The Defense Department, a huge user of fuel and chemical products and the nation's largest polluter, also takes a multifaceted view of sustainability. For it, sustainability has three main goals: maintaining military readiness, protecting the environment, and ensuring the health of communities near defense installations.

STILL OTHER DEFINITIONS come from various groups. For example, the American Chemical Society, which publishes C&EN, also embraces the concept of sustainability. According to an ACS position statement, "Sustainability presents a path forward that allows humanity to meet current environmental and human health, economic, and societal needs without compromising the progress and success of future generations." Furthermore, the society says, the chemical enterprise "has an ongoing obligation to ensure that the benefits arising from its products, processes, and services are not unduly compromised by inherent hazards or harmful practices."

Not surprisingly, in the U.S. government the modern notion of sustainability is most fully developed at the Environmental Protection Agency. EPA makes it clear that "sustainability" is today's lingo for last-century's "sustainable development." Its definition of sustainability is almost word-for-word the same as the Brundtland Commission's description of sustainable development.

EPA Administrator Stephen L. Johnson links the goal of sustainability to personal accountability. "Sustainability begins with the premise that environmental responsibility is everyone's responsibility," he says. "It needs to be an everyday commitment."

Johnson is optimistic. He says the U.S. is stepping up to the challenge and "is shifting to what I'd refer to as a green culture." He tells C&EN: "Whether you are on Wall Street or on Main Street, we're seeing people are changing the way they think and the way they act in regard to environmental protection. And everyone is now working toward and sees the need of becoming a more sustainable society."

Much of the agency's work on sustainability focuses on collaborations with businesses and other governments. "EPA can't solve all the problems" by itself, Johnson says.

THE AGENCY CLASSIFIES many of its voluntary, nonregulatory programs as promoting sustainability, especially those aimed at energy or water conservation or designed to prevent, rather than limit, pollution. These programs run the gamut from environmentally preferable purchasing by universities, local governments, and other institutions, to EPA's product stewardship effort that encourages companies to look at what they sell, starting at manufacturing and running through sales and use to disposal. These nonregulatory efforts include green chemistry and green buildings programs and the Design for the Environment program, through which EPA works with various industrial sectors, including the chemical industry, to improve the performance of and decrease the health and environmental risks from products, processes, and practices. The agency even considers one of its newest research efforts???computational toxicology, a field blending molecular biology and chemistry with computing power???a sustainability program.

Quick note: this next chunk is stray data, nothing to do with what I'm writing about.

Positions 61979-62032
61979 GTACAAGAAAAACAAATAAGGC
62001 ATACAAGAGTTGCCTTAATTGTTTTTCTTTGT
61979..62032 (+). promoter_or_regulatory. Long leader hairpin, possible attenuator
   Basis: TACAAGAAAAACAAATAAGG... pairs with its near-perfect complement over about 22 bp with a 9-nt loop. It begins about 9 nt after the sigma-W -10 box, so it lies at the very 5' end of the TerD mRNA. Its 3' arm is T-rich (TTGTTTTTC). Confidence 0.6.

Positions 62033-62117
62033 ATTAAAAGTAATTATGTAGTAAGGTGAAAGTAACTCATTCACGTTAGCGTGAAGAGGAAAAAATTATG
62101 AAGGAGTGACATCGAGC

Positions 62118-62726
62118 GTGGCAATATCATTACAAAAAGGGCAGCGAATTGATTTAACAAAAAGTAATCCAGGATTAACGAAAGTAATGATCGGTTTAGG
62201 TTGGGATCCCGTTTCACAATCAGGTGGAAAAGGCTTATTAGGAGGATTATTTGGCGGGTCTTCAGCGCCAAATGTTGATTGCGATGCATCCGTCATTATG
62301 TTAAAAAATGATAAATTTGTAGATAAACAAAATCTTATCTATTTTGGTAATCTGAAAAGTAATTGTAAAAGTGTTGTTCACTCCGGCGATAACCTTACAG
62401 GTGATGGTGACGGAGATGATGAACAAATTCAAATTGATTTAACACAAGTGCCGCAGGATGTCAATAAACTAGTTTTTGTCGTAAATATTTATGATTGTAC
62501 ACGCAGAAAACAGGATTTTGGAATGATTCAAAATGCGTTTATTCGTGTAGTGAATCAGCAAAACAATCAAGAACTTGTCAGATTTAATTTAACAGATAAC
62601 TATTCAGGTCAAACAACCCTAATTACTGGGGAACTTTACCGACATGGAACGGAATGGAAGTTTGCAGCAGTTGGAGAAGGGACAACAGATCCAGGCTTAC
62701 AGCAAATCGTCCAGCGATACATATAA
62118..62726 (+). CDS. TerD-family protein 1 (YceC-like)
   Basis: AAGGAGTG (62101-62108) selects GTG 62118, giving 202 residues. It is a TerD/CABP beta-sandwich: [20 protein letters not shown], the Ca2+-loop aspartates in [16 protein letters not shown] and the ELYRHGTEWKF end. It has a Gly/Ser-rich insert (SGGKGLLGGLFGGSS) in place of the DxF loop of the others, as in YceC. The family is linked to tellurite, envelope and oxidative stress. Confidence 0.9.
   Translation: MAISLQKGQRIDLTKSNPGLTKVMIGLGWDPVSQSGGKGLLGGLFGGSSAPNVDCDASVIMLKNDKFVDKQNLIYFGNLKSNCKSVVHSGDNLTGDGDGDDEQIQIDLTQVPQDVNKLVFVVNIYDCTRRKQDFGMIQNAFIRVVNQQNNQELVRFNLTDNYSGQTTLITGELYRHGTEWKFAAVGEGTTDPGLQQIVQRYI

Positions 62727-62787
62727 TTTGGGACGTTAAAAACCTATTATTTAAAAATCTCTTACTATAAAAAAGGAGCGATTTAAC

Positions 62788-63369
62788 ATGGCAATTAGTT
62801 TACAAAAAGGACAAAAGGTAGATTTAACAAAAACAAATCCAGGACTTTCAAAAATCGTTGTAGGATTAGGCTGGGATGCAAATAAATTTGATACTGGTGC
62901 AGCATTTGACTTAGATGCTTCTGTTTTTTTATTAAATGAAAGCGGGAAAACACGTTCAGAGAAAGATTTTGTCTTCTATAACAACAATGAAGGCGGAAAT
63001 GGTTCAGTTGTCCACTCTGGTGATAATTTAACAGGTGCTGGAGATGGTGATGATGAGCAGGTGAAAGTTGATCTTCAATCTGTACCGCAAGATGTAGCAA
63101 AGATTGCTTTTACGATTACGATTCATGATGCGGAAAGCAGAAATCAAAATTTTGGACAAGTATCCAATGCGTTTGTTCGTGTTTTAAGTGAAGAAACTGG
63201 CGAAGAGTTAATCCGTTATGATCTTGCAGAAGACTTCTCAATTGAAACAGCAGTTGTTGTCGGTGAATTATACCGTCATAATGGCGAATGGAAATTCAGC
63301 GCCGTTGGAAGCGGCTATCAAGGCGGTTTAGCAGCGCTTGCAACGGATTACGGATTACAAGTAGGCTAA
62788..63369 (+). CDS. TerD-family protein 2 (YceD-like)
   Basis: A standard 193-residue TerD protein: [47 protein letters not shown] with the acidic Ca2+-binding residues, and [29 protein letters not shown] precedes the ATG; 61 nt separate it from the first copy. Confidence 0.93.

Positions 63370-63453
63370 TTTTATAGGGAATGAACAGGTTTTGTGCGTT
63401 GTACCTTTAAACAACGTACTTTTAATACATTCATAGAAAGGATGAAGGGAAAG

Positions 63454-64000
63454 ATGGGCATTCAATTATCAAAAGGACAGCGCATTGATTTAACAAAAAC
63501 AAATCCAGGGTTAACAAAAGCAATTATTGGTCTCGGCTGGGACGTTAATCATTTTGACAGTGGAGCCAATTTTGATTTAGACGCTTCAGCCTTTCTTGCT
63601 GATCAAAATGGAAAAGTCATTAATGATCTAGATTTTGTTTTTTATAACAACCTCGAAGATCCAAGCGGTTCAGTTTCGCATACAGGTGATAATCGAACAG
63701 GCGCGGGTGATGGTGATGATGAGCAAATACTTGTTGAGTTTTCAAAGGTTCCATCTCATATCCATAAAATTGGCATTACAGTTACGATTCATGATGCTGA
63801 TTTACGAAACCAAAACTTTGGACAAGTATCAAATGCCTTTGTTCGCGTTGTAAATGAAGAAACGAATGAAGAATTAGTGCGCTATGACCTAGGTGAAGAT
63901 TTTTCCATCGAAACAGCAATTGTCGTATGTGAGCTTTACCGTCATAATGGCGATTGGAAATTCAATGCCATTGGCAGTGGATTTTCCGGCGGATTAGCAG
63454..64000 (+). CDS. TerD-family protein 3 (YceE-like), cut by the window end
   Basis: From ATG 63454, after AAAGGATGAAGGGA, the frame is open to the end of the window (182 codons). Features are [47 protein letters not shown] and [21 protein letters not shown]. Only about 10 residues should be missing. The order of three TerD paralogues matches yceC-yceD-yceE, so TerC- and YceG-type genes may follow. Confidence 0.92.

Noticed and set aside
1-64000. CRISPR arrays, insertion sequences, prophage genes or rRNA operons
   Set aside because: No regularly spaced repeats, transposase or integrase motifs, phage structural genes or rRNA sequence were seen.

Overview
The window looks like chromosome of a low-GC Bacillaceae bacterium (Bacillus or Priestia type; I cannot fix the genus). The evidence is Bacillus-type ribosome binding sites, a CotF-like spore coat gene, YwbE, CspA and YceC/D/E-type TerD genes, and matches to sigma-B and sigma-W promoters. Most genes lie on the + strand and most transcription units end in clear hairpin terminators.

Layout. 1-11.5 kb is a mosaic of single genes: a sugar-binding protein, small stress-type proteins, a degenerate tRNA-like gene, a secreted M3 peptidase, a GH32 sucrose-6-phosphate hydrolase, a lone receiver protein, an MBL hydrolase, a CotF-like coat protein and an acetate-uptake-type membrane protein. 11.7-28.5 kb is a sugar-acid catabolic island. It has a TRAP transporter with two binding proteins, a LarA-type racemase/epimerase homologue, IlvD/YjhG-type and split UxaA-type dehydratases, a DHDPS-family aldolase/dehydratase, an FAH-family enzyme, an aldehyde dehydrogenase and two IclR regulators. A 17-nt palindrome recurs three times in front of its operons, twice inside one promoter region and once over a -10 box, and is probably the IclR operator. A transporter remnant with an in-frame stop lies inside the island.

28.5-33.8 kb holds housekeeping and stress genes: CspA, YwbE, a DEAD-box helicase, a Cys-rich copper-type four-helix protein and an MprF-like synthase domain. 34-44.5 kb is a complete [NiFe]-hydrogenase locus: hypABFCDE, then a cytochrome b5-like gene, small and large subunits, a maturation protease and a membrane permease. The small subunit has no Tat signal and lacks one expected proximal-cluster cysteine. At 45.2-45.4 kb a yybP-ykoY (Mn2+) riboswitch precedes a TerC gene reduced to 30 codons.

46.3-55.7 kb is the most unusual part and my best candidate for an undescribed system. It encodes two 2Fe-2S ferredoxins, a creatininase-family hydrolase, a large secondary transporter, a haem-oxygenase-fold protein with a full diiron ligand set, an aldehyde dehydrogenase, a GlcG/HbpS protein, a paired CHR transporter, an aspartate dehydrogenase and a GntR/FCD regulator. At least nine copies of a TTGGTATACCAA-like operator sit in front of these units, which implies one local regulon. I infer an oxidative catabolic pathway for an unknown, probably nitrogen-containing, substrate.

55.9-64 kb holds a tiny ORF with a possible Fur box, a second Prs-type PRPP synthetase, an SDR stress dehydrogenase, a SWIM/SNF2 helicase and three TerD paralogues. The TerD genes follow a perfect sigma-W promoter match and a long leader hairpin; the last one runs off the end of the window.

Both voluntary efforts with industry and a tough enforcement program to ensure that environmental lawbreakers don't get a competitive edge are needed to advance sustainability, Johnson says. Enforcement is a "critical component" for a regulatory agency, he says, noting that the goal of legal actions against violators is environmental improvement. "The key is it's not one or the other. It has to be both," he says of voluntary program "carrots" used to reward progressive companies and enforcement "sticks" to punish offenders.

The agency's activities to promote sustainability go beyond its walls. EPA sponsors an annual design competition for college students called People, Prosperity & the Planet. The awards aim to develop, and in some case implement, scientific and technical solutions to environmental problems. Winners in 2008 included a University of California, Davis, project to produce plastic with bacteria from wastewater and Loyola University Chicago students' construction of a laboratory to make biodiesel from the college cafeteria's waste oil. This competition is part of that shift toward a green culture that Johnson speaks of. In this vein, the agency also presents Presidential Green Chemistry Challenge Awards each year to individuals, groups, and organizations to recognize cleaner, cheaper, and smarter chemistry innovations (see page 59).

In addition to working with businesses and academe, EPA engages other levels of governments, from local to national, in seeking sustainable solutions to environmental challenges.

EPA also works with other countries through international organizations. For instance, EPA works with its counterpart agencies in Canada and Mexico through the Commission on Environmental Cooperation established under the North American Free Trade Agreement. The three countries exchange data about commercial chemicals under the Security & Prosperity Partnership begun in 2005.